Women in Wine Country: Stacking Up Similar Summer Stories

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This June, during my plane-ride perusal of the glossy magazines I had chosen to accompany me on my journey across the Atlantic, I skipped directly to the tiny book recommendation blurbs of each magazine to find that nearly all of them wrote effusively about Laura Dave’s novel Eight Hundred Grapes. The book is about Georgia Ford, a girl who, rattled in the wake of the discovery that their fiancé has a shocking secret, leaves Los Angeles for her family vineyard in Sonoma to regroup. She arrives, ready for relaxation, and is rocked by the revelation that the home front is just as rocky as the world she left behind. The book is surprisingly poignant for an obvious beach read. The plot moves fast, with few twists not entirely predictable, but still viable. The best part: I was actually both surprised and satisfied with the ending. For me, that’s a rarity.

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            Imagine my surprise when, on my daily [don’t judge me] visit to Barnes & Noble, I saw a book called Valley Fever. Like Eight Hundred Grapes, the jacket had grapes on it, though this one was a close-up photograph where Eight Hundred Grapes featured a small illustration. I picked up the book to read the blurb and almost did a double take. The story was about Ingrid, a girl who, in the wake of a breakup, flees Los Angeles for her family vineyard in Fresno to recover. Sound familiar? I had to read it for comparison’s sake.

Valley Fever and Eight Hundred Grapes had some obvious similarities; plots peppered with wisdom on wine-growing, hardworking, honest farmer fathers who inevitably both fell ill. There was even a moment in each book about eating the crispy parts of lasagna [are people in California obsessed with lasagna? Inquiring Northeasterners want to know]. Beyond that, the books had entirely different purposes. Eight Hundred Grapes was certainly more of a commercial success, with higher ratings on Amazon and Goodreads. Valley Fever did not bode as well in the mainstream, but I personally preferred it. It’s an easy read, but it’s not a beach read. It’s sad and real and the plot flows like real life instead of a carefully orchestrated tale. Bad things happen that don’t get resolved. Nice people get screwed over. The protagonist doesn’t rise from the ashes and conquer the world as a statement on strength in the face of adversity. She struggles to stay afloat until she forces herself to move forward, just like most real people would. The book is upsetting at the end, though not in the way you’d expect it to be. You may not love it, but you’ll certainly spend time thinking about it, and in the end, those are the books that matter.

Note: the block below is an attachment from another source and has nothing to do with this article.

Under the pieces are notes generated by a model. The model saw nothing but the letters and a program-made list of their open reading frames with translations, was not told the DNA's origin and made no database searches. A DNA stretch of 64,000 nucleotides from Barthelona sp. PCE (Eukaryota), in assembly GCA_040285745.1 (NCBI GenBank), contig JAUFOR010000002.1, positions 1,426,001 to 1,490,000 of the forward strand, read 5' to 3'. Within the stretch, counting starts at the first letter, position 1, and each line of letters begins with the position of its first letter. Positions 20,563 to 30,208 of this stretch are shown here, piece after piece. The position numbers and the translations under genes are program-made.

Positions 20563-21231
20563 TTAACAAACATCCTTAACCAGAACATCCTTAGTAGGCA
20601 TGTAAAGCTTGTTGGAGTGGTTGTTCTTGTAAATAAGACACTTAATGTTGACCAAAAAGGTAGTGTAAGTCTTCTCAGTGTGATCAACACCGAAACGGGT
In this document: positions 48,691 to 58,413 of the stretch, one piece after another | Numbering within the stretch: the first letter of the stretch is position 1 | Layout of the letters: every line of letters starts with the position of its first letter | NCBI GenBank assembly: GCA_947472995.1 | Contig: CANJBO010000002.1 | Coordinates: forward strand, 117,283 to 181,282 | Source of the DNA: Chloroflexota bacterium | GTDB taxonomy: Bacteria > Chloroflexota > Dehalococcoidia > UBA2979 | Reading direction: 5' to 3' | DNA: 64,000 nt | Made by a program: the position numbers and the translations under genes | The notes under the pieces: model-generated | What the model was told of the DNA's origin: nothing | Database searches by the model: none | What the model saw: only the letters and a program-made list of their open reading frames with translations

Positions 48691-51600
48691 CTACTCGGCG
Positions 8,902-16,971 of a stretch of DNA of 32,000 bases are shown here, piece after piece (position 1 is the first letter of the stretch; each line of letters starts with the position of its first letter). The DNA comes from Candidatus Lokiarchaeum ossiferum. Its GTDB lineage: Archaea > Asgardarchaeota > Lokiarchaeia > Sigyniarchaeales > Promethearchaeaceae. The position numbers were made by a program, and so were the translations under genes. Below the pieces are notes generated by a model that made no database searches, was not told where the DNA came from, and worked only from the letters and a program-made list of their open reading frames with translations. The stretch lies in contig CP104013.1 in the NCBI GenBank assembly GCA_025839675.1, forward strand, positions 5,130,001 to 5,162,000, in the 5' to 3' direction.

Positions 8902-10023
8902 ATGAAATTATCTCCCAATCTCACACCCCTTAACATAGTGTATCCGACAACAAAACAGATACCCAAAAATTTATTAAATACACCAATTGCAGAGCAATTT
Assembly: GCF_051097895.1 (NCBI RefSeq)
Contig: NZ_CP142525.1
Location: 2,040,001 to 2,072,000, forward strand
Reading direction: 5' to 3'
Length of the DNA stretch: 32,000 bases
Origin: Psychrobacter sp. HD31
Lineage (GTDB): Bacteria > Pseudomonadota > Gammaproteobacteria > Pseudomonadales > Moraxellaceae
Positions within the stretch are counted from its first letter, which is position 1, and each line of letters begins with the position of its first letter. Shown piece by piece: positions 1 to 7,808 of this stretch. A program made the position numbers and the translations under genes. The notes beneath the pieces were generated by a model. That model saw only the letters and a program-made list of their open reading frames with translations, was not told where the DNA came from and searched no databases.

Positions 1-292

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One Comment Add yours

  1. Desiree B. Silvage says:

    It sounds like plagiarism…

    Like

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